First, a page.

Impact of €48M – €95M if TAP night flights banned due to noise restrictions

  • Lusa
  • 17 September 2020

The airline's new CEO said that TAP is unfavorable to any change in night flight schedules and speaks of a potential financial impact of between €47.6 - €95.2 million.

TAP’s new CEO said on Wednesday that the airline is unfavorable to any change in night flight schedules and speaks of a potential financial impact of between €47.6 – €95.2 million.

Ramiro Sequeira, who, as he explained, is “just in time” to officially become Antonoaldo Neves’ successor in charge of TAP, participated by videoconference in a hearing of the Working Group – Night Civil Flights, of the Parliamentary Committee on Environment, Energy and Spatial Planning, under the bills of the PAN and the Left Bloc to ban civil night flights between 00:00 and 06:00, except for reasons of force majeure.

Asked about the airline’s flexibility for schedule changes, he said that TAP is “unfavorable to any change,” since this could have financial impacts between €47.6 and €95.2 million, based on all the flights that the airline would no longer operate at night.

The CEO argued that there are other ways to reduce noise, including the use of more advanced technologies and changes to approach and landing protocols.

“TAP meets all industry indicators regarding noise and the use of available mechanisms for an airline to address this issue,” assured Ramiro Sequeira, underlining that TAP is “sensitive to all individuals who are affected by noise.

With regard to non-compliance with night flight restrictions, TAP pointed out that 73% are not attributable to the company but are related to issues related to the airport operation itself and to a “snowball of delays” that can be generated throughout the day.

“When we have an airport [Humberto Delgado, Lisbon] that is operating at its maximum capacity […] it means that there is no room for unforeseen events,” he pointed out, referring to delays caused by weather conditions, traffic from other countries, or military exercises in the vicinity of the airport.

“This creates the snowball. This is something that TAP tries to get around, but the reality is that we operate in an airport with a runway and that has the slots sold,” he added.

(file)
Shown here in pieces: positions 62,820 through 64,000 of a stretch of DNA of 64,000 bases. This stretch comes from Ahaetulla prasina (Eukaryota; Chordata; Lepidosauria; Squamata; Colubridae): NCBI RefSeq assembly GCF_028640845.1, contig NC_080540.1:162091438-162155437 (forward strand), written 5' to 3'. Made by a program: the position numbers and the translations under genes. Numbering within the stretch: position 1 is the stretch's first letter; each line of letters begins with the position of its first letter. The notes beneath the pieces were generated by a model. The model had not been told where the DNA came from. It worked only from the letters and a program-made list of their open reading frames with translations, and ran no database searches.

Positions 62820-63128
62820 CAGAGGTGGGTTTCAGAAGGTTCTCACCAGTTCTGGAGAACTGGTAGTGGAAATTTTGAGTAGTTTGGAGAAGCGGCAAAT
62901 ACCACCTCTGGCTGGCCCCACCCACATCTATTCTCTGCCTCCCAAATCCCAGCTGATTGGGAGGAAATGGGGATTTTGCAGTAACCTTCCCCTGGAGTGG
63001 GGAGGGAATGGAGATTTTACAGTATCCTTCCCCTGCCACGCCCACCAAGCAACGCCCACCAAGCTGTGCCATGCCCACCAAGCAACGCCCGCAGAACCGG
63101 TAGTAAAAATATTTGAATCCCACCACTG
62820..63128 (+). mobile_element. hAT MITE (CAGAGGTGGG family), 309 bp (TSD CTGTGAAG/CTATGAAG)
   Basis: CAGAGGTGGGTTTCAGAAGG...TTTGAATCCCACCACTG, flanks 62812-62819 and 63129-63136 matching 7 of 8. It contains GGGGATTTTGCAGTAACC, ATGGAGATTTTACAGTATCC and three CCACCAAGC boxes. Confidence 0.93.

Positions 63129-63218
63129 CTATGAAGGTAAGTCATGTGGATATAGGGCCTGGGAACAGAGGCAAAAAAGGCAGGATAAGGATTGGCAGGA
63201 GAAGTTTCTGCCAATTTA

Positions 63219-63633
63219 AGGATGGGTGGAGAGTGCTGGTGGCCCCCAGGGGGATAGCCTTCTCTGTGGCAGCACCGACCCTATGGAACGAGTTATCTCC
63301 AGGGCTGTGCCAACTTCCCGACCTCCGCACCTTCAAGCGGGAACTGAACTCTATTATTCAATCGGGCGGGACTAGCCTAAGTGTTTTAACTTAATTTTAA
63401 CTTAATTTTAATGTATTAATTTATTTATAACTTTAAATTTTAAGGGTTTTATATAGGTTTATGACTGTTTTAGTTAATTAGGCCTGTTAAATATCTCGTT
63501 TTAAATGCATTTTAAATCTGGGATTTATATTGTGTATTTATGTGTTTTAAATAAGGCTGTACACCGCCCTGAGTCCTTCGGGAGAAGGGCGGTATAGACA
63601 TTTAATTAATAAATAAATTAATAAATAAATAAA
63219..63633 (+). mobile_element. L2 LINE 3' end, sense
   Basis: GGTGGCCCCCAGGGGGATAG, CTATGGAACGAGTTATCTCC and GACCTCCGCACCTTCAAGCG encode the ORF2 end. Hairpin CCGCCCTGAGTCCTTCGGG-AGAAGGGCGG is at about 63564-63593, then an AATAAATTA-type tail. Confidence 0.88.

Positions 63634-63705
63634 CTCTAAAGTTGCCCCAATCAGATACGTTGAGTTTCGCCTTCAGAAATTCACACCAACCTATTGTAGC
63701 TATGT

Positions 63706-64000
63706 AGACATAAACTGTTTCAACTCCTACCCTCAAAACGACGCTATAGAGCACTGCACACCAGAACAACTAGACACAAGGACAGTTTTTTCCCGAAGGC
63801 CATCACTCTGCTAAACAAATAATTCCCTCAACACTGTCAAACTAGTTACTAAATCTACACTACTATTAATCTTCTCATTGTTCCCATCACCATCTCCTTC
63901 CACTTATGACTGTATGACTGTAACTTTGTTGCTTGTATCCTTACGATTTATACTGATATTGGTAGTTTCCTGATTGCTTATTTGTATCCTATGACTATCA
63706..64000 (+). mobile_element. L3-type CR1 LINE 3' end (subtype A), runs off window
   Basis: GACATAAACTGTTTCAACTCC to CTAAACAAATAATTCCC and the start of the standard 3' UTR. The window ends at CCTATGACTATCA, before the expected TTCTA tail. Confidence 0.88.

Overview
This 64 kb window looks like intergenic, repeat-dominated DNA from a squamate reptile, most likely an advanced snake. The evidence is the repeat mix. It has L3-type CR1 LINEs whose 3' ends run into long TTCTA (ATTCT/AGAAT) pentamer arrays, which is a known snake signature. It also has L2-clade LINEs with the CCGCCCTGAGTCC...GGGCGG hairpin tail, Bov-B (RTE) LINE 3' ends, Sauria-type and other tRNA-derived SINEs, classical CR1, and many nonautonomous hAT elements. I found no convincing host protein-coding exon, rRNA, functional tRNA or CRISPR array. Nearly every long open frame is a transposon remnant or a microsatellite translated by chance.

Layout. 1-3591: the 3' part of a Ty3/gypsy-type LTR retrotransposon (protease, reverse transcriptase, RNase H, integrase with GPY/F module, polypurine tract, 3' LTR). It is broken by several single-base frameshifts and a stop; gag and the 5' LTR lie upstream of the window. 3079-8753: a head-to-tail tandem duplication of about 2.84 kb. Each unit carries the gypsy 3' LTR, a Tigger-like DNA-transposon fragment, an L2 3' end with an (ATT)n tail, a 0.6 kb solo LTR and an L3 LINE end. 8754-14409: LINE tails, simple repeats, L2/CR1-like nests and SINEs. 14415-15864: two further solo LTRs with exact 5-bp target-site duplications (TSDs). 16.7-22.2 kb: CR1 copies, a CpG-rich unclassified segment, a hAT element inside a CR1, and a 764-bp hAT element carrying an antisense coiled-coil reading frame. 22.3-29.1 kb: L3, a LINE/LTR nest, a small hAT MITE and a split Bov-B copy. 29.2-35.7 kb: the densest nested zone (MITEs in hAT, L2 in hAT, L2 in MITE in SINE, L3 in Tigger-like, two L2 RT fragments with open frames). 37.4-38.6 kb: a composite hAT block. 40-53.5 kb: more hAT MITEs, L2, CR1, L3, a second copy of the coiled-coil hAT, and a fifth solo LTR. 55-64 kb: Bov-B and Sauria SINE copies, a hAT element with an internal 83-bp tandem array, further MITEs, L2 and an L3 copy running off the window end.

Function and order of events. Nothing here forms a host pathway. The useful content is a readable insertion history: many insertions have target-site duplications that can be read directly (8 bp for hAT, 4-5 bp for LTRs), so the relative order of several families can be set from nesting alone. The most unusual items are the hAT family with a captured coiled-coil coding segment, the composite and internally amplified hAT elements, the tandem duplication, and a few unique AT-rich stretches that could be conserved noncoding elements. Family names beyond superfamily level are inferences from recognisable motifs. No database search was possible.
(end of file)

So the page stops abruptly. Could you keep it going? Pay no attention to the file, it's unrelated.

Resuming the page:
“Moving all flights that are authorized at night to daytime is not a solution in itself, because in a normal summer, these ‘slots’ will be occupied,” he argued.

The Portuguese Environment Agency (APA) has expressed its support for a reduction in night flights and advocates that it should apply to the period between 23:00 and 07:00, as it stated at a hearing in July.

On the same day, the working group also heard Ana Nogueira, from the National Institute of Health Ricardo Jorge, who made a balance of measures related to noise approved in recent years, namely by the World Health Organization (WHO). “Due to exposure to environmental noise it was estimated that about one million years of healthy life are lost annually in Western European countries,” she said.

The president of the National Civil Aviation Authority (ANAC), Luís Miguel Ribeiro, said that noise levels have been decreasing, particularly due to the greater efficiency of aircraft engines, and he criticized the fact that housing has been allowed to be built near airports.

Antonoaldo Neves leaves TAP’s leadership today, following the agreement between the Government and private shareholders for the reorganization of the group’s corporate structure – with the departure of David Neeleman – and will be temporarily replaced by Ramiro Sequeira.

In a letter to which Lusa had access, the outgoing CEO stated that “there is always room to do more and better”, stating that he leaves the airline “with a feeling of mission accomplished.”